"From the beginning, I knew that I wanted to grow up and be someone who impacted and helped others in their lives. Through my volunteering as a teacher's aide in religious education I recognized that I had fun while working with young kids," said this Covarrubias. "My decision to major in elementary education will allow me to do two things that I know I will enjoy doing for a great part of my life: have an influence on people and work with and teach young kids."

To be considered for the scholarship, recipients must have a 3.0 GPA, a minimum SAT score of 500 on the math portion and combined critical reading/math of 1000, or a minimum ACT score of 19 in math and 21 composite. Applicants must also be accepted into IUPUI as a full-time undergraduate student with plans to eventually teach at an accredited school in Indiana.

"When I earn my degree from IUPUI, I want to encourage students to work hard for any goals they may have," said Covarrubias. "I want students to know that it doesn't matter what ethnicity they are or if they are part of a minority group. If they set their minds to it, they can become anything, from a teacher to the president."

Starks hopes to one day have the same influence inside the classroom as well.
"I want to have the impact my third grade teacher, Mrs. Ealy, and my mother had on me. Both were role models—dedicated, kind, and intelligent," said Starks. "I want to show my minority students that they do not have to be a statistic. I especially want to help them to love God and love others."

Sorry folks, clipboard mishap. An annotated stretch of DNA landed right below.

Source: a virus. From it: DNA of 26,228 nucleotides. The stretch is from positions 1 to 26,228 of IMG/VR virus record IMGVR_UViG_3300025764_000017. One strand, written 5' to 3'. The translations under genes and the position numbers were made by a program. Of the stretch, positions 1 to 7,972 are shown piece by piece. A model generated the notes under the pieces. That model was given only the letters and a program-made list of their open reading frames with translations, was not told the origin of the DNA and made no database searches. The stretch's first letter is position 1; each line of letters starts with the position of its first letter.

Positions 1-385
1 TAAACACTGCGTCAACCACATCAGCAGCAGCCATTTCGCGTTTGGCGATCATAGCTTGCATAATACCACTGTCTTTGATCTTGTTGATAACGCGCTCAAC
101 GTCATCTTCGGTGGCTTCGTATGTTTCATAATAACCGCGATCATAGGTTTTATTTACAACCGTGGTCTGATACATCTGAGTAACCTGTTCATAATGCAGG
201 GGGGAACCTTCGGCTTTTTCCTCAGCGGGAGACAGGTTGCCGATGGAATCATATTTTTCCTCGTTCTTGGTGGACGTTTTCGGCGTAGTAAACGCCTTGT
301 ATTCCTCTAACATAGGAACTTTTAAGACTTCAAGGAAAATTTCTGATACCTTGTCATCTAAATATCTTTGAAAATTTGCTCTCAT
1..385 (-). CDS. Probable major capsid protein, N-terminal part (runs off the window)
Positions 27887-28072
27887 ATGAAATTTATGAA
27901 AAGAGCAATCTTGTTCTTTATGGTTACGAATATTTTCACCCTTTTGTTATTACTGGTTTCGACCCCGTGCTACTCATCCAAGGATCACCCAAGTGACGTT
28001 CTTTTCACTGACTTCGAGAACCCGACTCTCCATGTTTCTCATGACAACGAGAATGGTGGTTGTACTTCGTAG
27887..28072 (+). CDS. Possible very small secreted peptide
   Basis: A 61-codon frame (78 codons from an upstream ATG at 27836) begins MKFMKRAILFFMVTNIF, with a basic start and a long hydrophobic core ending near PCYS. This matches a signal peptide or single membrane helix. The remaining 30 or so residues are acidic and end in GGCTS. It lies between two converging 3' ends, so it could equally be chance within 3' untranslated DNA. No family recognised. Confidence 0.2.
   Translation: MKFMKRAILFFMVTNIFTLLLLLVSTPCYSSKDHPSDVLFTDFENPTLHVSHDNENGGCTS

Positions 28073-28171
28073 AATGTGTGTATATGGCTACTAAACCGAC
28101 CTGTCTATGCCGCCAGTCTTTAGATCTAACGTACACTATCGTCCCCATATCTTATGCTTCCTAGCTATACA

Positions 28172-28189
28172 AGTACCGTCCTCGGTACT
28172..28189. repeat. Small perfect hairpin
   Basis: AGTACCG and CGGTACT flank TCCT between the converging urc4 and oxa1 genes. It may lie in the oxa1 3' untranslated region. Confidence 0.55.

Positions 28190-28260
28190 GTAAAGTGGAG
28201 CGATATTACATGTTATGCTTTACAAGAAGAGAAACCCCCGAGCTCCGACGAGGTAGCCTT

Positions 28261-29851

The ultimate goal of the George W. Carver Teaching Initiative is to prepare these scholarship recipients for a teaching career educating African American children living in historically underserved communities.

"We enlist the support of community leaders, university faculty and practicing teachers to help foster these skills and dispositions in CTI scholars," added Jada Moultrie, CTI Coordinator. "The types of topics we address are classroom management strategies, effective strategies for fostering parental involvement, strategies for advocating for students, identifying and drawing from local STEM resources to augment STEM instruction, the role of teachers as leaders in Black communities, and the role of teachers as professionals in Black communities."

Although this is the very first year that CTI organizers offered the scholarship, they plan to make it annually available for other potential scholars. In fact, primary selection for the scholarship is set for December 8, 2014 for the 2015-2016 school year. Secondary selection is scheduled for February 9, 2015.

"For those considering nominating students, it is important that nominations be received at least three months before the selection deadlines in order to allow the CTI staff time to vet the student," stressed Mutegi. "Any high-school-aged student can be nominated. We keep a database of all promising students."

While Evans is happy to be a part of CTI's mission, he hopes it will inspire other college campuses to follow suit.

For additional information on the scholarship, please e-mail: or visit Interested applicants can also call: (317) 278-4202.


Categories: Colleges and Universities

Tags: minority teachers, Scholarships, students